Icelandair is resuming flights between its home country and South Greenland. The carrier will fly over the Atlantic using one of its DHC Dash 8-400s, which can seat 76 passengers. Flights to Narsarsuaq will start on April 1st, 2022.
Icelandair is bringing forward the route resumption by two months due to stronger demand. Photo: Ronnie Robertson via Wikimedia Commons
According to Aviation24.be, Icelandair is bringing back its route to South Greenland after a pause due to the pandemic. Starting April 1st, the flag carrier will resume flights to Narsarsuaq from either Reykjavik or Keflavik. A final decision on the route and timings will be made in the coming weeks.
The Dash 8 will make a short 750-770 mile hop between Iceland and Greenland (formally a part of Denmark). Photo: ERIC SALARD via Flickr
While the Iceland-Narsarsuaq route was set to resume in June, the airline has decided to bring it forward by a full two months. In a statement, the Chairman of Innovation South Greenland, Hans Peter Hansen, said,
“It is not an April Fool’s joke, but really good news for South Greenland when Icelandair resumes flights to Narsarsuaq on 1 April. So far, Icelandair has indicated that it is willing to start on 1 April instead of in June, as first planned. But we need a route all year round, so we are continuing to work on getting it started even earlier.”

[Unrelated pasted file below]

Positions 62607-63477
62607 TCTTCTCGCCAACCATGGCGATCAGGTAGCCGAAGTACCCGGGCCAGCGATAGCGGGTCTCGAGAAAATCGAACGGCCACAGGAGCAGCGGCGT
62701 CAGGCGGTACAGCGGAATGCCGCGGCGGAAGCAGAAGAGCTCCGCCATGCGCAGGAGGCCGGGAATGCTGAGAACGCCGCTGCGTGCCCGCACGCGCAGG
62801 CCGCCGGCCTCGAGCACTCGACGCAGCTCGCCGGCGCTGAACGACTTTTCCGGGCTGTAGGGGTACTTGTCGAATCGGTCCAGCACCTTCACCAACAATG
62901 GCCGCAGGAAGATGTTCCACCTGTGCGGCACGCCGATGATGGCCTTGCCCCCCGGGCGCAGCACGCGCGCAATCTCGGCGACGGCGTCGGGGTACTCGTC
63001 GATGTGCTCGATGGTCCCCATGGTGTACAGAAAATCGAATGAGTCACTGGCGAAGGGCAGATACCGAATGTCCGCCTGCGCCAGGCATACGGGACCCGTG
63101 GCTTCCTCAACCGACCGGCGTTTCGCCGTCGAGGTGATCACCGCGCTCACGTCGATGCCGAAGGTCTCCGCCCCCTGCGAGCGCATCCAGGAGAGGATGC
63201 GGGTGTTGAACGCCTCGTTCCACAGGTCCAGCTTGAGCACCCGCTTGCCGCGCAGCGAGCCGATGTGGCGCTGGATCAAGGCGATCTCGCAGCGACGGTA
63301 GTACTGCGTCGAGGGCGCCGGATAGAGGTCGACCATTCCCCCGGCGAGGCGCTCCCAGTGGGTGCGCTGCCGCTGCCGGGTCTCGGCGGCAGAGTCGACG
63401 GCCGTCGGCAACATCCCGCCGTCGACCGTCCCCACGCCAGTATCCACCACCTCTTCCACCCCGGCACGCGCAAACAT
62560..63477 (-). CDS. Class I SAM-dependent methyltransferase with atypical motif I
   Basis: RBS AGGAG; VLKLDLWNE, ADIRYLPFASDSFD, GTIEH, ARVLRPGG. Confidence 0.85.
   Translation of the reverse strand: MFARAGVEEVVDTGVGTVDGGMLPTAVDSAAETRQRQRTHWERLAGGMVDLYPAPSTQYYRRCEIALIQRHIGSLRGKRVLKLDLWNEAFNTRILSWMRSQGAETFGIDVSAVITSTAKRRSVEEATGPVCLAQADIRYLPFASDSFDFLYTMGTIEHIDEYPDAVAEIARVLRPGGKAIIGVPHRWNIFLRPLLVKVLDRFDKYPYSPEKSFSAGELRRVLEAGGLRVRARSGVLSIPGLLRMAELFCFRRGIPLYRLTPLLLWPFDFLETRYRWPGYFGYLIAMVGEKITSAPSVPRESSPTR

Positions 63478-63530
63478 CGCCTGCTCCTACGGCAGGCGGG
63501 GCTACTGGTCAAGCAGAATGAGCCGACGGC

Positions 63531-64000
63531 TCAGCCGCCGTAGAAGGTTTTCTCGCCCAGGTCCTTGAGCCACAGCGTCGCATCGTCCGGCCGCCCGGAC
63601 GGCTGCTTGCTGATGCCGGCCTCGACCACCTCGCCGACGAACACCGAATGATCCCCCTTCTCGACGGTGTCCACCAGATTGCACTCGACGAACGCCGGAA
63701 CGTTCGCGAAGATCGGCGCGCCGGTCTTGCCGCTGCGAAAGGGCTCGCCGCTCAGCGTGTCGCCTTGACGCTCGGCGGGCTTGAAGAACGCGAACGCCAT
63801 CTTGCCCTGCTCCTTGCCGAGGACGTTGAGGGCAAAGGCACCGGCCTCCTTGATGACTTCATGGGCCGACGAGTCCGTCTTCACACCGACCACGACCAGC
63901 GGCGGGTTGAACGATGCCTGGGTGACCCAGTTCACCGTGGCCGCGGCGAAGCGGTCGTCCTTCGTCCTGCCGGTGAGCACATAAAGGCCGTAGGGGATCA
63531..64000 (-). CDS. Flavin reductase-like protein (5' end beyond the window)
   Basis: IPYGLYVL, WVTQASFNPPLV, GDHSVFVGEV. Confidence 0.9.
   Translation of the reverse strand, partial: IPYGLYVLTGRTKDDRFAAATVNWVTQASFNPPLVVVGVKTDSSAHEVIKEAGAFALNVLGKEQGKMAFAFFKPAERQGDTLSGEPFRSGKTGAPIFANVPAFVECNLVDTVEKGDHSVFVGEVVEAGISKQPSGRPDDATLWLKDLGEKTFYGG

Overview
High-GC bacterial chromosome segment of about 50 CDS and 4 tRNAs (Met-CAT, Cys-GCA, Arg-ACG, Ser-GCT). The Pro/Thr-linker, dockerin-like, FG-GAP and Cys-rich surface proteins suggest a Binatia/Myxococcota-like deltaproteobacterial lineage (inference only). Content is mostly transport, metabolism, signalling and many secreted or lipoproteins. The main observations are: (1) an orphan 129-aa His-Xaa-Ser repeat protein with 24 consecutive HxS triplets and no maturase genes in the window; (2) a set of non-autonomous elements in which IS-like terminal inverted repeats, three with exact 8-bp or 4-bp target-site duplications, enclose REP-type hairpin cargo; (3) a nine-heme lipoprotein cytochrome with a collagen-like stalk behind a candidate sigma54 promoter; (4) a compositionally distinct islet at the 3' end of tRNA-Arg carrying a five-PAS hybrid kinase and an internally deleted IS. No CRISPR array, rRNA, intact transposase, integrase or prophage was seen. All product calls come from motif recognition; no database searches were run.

Up to the job
Icelandair is planning to use one of its two de Havilland Canada Dash 8-400s on flights to southern Greenland. With a range of nearly 1,500 miles, the turboprop is more than capable of flying the 750-mile journey across the Atlantic. Moreover, the Dash 8 has an optimal capacity of 78 seats for the journey, laid out in a 2-2 configuration across 20 rows.
The aircraft was operated by subsidiary Air Iceland Connect, the flag carrier’s regional arm. However, with the two arms merged earlier this year, the planes will fly under Icelandair’s branding and livery in the coming months.
The Dash 8 fleet will soon carry the Icelandair livery, ending the Air Iceland Connect subsidiary. Photo: Matasjauu via Wikimedia Commons
In recent months, Icelandair has been deploying its Dash 8s further from their home base. The aircraft has been deployed routes to the UK, including a three-hour hop to Manchester that’s over a thousand miles. As global demand recovers, expect to see the Dash 8 fly some more important routes in addition to its usual services.
Iceland’s big year
2021 has been a strong year for aviation in Iceland. The island nation in the Atlantic is home to a new low-cost carrier, PLAY, and has seen a flurry of flights from the US due to its early reopening to vaccinated travelers in May. This pace is set to continue into 2022, as PLAY expands into the North American market and airlines see strong demand for leisure travel next year.
PLAY is Iceland’s newest low-cost airline and looking to fill in WOW Air’s absence from the market. Photo: PLAY
For now, the route to Greenland will be a major boost for the local community and open up new destinations for visitors.
What do you think about Iceland’s growing market? Let us know in the comments!